Thinking Pink

Rose wines on table outdoors
Array of Rose wines

“A bottle of white, a bottle of red,
Perhaps a bottle of rosé instead.” 
“Scenes from an Italian Restaurant,” by Billy Joel  
For me, it’s definitely rosé. I love pink wine. It’s thirst
quenching – especially on a warm summer day. It pairs well with many foods,
tastes good, and is pretty to look at.
I’ve often requested a glass of rosé at a wine bar or in a
restaurant and have been frustrated by the lack of choices – or suffered the sneer
of the bartender or waiter, as if I were asking for ‘plonk.’ But I stand by my
long-held view that rosé
is a tasty, sometimes splendid, choice as an apéritif or with lunch or dinner.
rosé seems to be catching on with more consumers.
rosé is being produced these days than ever before,” says Los Olivos, Calif. -based
Larry Schaffer, owner and winemaker of award-winning Tercero Wines. “Rosés tend
to be inexpensive, and that certainly makes them more attractive to many
people. Rosés can be very food friendly, and that attracts folks as well. It’s
becoming ‘cool’ to drink rosés now.”
Rosé is neither red nor white, but at the same time both red
and white. It’s usually made from red grapes, although
many blended rosés will include some white grapes. There are several ways to
rosé, the simplest
(and least sophisticated) being to blend a small quantity of red wine
with white wine, producing an inexpensive fruity style wine. Think of the White
Zinfandels you can get for well under $10 at the supermarket.  A blend of red Zinfandel and more aromatic
white varietals like Muscat and Riesling, these white zins gained popularity in
the 1980s, but are frankly not my idea of a true
rosé. This blending method is not
even allowed in the European wine market (except for when making pink sparkling wines.)
A more traditional
way to create rosé is to start the process as if making red wine, but changing
it up a bit. The winemaker can just directly press the red grapes,
extracting a minimum of color and tannin from the skins, producing a delicately
colored rosé. Or, the winemaker can draw off some juice anywhere from 6
to 48 hours after the beginning of the fermentation. Wine with the least amount
of skin contact produces a light-colored rosé that’s extremely low in tannin –
good examples of this method are rosé wines from Provence in the south of
France. Wines kept on the skins for up to two days will have darker color and
more tannin. Tavel is France’s Southern Rhone produces very fine and fairly
pricey rosés in this style.
most common method is bleeding (saignée in French), where a portion of the juice is removed after
fermentation is underway and the rest remains in contact with the skins to
produce robust red wines. Here the rosé is a byproduct of the red wine
production, and since the grapes are not specific to rosé wine (which normally
have less color and higher acid), these may not the best representations of rosé.
The red
grapes most often used for rosé include Grenache, Syrah, Mourvedre, and Pinot
Noir, and the styles of rosé wines produced run from pale pink or salmon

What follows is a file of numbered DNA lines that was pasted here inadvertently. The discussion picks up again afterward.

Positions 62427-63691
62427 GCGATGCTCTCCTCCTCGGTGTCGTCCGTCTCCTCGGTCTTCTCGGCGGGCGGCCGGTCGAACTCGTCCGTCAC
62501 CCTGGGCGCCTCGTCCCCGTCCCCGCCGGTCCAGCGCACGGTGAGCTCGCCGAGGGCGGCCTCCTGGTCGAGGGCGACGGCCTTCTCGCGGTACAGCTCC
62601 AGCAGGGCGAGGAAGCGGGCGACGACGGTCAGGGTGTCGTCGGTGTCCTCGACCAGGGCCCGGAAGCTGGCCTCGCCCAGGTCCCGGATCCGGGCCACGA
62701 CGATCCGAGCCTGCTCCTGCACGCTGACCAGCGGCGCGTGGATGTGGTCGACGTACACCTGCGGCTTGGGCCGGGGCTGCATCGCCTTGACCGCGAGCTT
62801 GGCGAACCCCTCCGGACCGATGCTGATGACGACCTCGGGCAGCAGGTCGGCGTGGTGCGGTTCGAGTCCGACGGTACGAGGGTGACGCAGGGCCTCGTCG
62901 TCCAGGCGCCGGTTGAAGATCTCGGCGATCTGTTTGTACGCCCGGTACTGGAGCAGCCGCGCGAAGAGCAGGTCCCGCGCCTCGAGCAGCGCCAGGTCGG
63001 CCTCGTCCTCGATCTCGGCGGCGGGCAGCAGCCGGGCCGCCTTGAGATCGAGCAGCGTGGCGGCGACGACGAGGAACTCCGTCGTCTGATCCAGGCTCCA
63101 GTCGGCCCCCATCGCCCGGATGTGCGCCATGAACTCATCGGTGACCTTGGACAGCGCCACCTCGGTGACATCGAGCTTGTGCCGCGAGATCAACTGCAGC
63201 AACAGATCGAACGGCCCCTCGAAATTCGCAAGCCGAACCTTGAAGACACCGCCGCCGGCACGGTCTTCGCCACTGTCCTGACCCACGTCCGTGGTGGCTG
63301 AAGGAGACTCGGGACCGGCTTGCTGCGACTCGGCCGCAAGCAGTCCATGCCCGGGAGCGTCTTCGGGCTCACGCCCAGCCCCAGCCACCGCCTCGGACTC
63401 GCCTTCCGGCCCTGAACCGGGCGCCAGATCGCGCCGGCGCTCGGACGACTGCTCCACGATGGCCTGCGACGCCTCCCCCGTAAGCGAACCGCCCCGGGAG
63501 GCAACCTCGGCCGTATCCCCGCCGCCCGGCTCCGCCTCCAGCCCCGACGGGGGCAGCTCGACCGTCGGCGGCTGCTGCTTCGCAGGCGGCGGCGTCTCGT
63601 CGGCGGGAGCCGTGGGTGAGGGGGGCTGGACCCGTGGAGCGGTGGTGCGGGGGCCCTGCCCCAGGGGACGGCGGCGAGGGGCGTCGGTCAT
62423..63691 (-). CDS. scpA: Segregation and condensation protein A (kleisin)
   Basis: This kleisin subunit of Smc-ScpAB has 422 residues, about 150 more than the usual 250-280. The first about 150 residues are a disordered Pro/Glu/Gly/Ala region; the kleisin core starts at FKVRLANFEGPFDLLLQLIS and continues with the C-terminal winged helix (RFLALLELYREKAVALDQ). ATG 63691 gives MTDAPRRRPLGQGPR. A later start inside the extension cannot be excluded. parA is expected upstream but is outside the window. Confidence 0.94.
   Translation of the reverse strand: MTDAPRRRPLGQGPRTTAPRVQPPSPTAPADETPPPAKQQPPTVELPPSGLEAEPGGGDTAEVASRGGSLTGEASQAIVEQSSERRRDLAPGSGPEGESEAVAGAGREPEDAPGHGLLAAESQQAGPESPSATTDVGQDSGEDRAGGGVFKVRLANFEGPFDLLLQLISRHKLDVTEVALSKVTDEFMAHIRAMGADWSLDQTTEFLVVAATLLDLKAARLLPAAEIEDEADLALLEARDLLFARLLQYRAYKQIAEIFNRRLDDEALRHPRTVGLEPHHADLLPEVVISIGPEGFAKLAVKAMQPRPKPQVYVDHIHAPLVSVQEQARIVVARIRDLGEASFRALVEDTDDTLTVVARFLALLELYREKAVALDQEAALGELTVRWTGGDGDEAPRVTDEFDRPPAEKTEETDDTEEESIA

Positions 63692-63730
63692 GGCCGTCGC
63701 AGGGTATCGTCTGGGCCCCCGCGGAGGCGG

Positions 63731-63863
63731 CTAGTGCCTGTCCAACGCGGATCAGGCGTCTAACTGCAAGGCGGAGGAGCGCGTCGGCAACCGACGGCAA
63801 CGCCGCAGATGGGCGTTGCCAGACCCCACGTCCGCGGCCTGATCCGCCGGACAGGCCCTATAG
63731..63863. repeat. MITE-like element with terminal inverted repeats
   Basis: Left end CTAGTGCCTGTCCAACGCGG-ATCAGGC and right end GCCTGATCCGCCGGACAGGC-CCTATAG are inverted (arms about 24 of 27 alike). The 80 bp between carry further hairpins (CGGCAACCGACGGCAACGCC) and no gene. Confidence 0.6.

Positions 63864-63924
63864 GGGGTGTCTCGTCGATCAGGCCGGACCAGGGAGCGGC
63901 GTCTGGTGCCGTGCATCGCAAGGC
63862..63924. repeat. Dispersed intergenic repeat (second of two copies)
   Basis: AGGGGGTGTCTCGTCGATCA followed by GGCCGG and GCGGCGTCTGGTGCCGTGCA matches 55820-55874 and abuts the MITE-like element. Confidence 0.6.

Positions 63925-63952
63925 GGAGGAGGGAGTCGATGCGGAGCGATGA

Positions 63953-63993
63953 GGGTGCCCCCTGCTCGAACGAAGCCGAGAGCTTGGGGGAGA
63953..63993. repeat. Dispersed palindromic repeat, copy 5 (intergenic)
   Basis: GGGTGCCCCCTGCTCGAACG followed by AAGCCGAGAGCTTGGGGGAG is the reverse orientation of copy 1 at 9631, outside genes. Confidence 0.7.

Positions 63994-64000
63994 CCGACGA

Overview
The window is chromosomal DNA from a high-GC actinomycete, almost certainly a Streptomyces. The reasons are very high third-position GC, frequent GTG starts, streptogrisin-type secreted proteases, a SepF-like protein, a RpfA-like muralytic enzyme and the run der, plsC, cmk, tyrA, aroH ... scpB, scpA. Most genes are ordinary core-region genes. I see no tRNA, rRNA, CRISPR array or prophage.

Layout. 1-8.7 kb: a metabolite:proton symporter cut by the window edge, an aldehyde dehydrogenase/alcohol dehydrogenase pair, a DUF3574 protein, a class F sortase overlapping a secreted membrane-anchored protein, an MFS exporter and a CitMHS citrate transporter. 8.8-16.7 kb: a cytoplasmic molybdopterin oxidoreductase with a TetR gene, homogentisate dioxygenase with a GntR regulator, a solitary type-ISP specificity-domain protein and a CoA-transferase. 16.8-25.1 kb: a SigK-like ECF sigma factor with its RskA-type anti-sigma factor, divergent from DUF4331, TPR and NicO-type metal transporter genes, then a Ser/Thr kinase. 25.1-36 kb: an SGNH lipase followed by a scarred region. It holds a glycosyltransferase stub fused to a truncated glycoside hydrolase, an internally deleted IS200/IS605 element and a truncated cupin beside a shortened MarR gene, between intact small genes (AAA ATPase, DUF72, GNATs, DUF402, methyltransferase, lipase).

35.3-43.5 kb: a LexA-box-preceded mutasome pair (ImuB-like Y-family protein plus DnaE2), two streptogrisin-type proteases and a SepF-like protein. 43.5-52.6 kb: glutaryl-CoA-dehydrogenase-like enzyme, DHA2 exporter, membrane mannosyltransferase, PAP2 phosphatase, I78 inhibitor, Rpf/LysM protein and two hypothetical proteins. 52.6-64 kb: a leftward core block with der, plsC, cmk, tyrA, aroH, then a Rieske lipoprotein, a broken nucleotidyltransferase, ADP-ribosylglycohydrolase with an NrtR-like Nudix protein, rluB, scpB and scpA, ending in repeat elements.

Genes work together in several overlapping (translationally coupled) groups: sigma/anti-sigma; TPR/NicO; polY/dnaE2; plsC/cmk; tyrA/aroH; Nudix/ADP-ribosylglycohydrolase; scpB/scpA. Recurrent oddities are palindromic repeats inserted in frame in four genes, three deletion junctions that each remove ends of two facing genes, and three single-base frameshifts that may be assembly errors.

colored wines with a light, red berry nose and palette, to deeper pinks (sometimes
even orange) with floral, earthy, minerally, black-fruit nose and palette.
“I prefer to use Mourvedre for my rosé because, to me, this
grape adds a little ‘something else’ other than straight fruit qualities to a
rosé,” says
Schaffer. “I always find a touch of herbaceousness and a nice quenching
quality, not to mention a bit more body than many other rosés.”  Schaffer’s 2012 Tercero Mourvedre Rosé ($18) is available directly at or at his small,
but lovely, tasting room in downtown Los Olivos, Calif. Schaffer is often
there, pouring barrel samples from his wine beakers, and ready to talk wine. (Schaffer was recently named one
of nine “new legends in Santa Barbara County” by Touring and Tasting Magazine. Read at
Other wonderful rosé wines abound. Here’s a sample of some
2012 vintages (besides Tercero, mentioned above) that I’ve tasted recently,
which you can find either online or at a wine shop near you:
J.L. Quinson Côte
de Provence
($6 at Trader Joe’s) is a great value for the price, with a floral nose and citrus and stone
fruit on the palette. 
Dame Rousse C
ôte du Rhône ($17; is a
blend of Grenache, Syrah, Cinsault, Carignon and Mourvedre, and typical of the saignee method of production. This wine
has orange, cherry, and a touch of aniseed on the palette and would pair well
with grilled meats or fish.
Fiddlehead Cellars Pink
is 100% Pinot Noir-based and has an earthy, gamey quality, typical of this
grape. Fiddlehead was one of the wineries featured in the 2004 film “Sideways.”
Liquid Farms Rosé
is a Santa Barbara-grown Mourvedre-based wine made in the lean, mineral-driven
style of Provence rosés ($24; 
Jolie-Pitt &
Perrin Miraval
is produced at the French chateau of Hollywood power couple Angelina Jolie and
Brad Pitt, in conjunction with the long-established Perrin family of winemakers.
So it’s not just a “celebrity wine,” but a product of true, Provencal
winemaking traditions. I found it remarkably refreshing and light in style.
So think pink, and drink up. And, if in California, check
out the 2nd annual “Real Men Drink Pink” wine festival in Paso
Robles on June 23. Ticket sales benefit breast cancer research (
Until next time, cheers!